Excuse me?

“There is no Sheraton here.”


I checked the printed confirmation page that my mother had carfeully carried throughout the trip. Sure enough: Kingston.

Kingston, ONTARIO.

Oh, my, yes.

It all worked out in the end. We weren’t able to get on an earlier flight, since our 6:40 a.m. flight was the next one to leave the island. But we found a room in the Hilton, the only chain hotel in Kingston with available rooms. It was overpriced but safe and not scary, and we made it back to the airport in plenty of time the next morning.


The flights home were thankfully uneventful, and I had a lovely reunion with my kids and husband.

And there were two feet of snow waiting in my front yard. Perhaps we came home a bit early…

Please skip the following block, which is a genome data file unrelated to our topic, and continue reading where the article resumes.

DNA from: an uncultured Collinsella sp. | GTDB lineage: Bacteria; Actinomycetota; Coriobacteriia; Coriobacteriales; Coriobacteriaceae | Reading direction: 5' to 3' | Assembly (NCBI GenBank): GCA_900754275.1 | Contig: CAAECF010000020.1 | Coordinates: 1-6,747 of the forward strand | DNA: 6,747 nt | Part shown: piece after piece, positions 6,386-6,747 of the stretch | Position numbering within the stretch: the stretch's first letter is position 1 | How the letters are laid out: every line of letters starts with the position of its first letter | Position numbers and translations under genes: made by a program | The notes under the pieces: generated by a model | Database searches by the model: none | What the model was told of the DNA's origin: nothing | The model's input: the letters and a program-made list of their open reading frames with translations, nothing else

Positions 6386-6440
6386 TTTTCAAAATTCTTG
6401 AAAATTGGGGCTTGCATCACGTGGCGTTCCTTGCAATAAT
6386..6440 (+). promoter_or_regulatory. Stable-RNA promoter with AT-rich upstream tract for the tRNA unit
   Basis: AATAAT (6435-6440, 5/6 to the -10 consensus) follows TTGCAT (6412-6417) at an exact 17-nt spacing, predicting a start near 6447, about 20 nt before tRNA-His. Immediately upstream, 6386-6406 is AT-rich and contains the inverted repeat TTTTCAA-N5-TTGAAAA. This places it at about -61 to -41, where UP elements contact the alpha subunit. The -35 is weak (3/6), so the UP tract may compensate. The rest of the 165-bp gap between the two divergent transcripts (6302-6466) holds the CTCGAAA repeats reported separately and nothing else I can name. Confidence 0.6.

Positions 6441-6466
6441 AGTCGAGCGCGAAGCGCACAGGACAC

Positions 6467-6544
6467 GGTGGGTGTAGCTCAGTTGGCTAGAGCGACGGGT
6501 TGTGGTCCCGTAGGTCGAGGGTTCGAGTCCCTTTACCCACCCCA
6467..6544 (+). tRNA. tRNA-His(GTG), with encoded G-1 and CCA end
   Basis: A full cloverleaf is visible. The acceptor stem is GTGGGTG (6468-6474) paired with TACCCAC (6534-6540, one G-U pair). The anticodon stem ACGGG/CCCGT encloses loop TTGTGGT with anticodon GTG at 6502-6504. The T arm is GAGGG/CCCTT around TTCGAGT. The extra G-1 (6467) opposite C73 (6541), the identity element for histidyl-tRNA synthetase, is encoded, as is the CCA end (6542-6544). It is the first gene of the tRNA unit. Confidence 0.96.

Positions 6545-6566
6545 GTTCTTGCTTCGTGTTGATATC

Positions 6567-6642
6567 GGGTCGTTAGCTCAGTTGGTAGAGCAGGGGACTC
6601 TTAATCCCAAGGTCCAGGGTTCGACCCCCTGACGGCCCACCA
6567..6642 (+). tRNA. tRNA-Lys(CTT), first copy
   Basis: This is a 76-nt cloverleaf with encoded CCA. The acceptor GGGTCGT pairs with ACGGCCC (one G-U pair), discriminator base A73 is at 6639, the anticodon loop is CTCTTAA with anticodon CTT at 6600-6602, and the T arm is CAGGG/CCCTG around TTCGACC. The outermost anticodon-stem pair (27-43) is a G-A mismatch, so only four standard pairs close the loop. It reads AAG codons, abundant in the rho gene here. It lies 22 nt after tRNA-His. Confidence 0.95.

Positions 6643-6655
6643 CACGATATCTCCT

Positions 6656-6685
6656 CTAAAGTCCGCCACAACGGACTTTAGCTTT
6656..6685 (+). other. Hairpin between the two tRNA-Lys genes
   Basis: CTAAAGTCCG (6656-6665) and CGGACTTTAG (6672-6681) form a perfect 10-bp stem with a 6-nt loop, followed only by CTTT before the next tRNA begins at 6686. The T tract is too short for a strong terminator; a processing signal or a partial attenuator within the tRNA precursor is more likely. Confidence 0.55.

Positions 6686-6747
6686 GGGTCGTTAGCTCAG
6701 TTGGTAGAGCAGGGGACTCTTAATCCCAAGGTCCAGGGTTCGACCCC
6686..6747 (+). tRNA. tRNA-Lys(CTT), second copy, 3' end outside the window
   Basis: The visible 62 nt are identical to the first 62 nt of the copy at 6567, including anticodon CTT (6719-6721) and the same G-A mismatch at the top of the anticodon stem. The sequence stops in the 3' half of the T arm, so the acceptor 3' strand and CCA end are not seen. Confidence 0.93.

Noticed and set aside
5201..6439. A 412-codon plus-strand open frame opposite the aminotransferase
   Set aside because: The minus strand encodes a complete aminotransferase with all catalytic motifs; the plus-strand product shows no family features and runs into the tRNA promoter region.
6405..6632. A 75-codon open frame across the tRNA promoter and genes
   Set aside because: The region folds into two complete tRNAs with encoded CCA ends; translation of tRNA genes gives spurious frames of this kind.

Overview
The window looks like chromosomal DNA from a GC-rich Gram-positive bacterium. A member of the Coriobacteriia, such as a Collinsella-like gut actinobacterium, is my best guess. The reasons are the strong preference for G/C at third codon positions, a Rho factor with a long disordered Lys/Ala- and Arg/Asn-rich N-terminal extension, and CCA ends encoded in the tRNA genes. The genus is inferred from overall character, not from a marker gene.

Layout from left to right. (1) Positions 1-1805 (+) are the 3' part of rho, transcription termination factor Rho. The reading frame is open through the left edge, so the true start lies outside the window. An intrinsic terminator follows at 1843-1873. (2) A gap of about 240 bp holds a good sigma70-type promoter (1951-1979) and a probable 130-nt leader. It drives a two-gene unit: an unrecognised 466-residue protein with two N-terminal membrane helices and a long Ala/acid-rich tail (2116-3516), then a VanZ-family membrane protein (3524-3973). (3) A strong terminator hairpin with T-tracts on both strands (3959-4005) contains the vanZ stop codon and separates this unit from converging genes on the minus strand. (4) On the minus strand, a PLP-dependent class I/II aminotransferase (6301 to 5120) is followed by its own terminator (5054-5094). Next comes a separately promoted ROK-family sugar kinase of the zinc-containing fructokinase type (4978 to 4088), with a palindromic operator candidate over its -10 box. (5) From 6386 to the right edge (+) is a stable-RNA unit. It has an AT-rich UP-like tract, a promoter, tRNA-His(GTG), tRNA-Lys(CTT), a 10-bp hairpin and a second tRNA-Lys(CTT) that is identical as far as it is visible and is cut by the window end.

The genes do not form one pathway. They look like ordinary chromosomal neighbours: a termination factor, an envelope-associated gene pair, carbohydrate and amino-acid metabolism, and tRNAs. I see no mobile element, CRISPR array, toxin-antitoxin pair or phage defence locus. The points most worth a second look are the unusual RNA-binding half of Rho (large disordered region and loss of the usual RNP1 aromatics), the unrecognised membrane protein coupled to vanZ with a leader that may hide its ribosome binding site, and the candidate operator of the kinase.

Lisa said...

Oh the joy that is the Jamaican marriage proposal. I think we all got at least one when I went. The topper was the guy who fell in love with my friend Cari. He was a deaf-mute, and carried around a Trapper Keeper so that he always had paper to write notes with. He gave her a note that said "I love you like Jesus loves the little children."

I also had a slightly similar panic in Jamaica. We went snorkeling right out in the Caribbean, on some famous reef. It was awesome! But then at one point, I looked at the boat. And it seemed so far. And had they counted us? Did they know how many people needed to get back on the boat? And was I floating farther away? And was I about to scrape myself on that particular pokey-looking piece of coral sticking up? What if a current came and just swept me away? Luckily I was able to rein in my minor panic attack and realize I'd be much better off to stay calm, and just make my way back to the boat.

Gadzooks64 said...

OMGWTF!?!?!?!? I just got back from Negril! What a blast!

Too bad it rained almost every afternoon that we were there but still a grand time.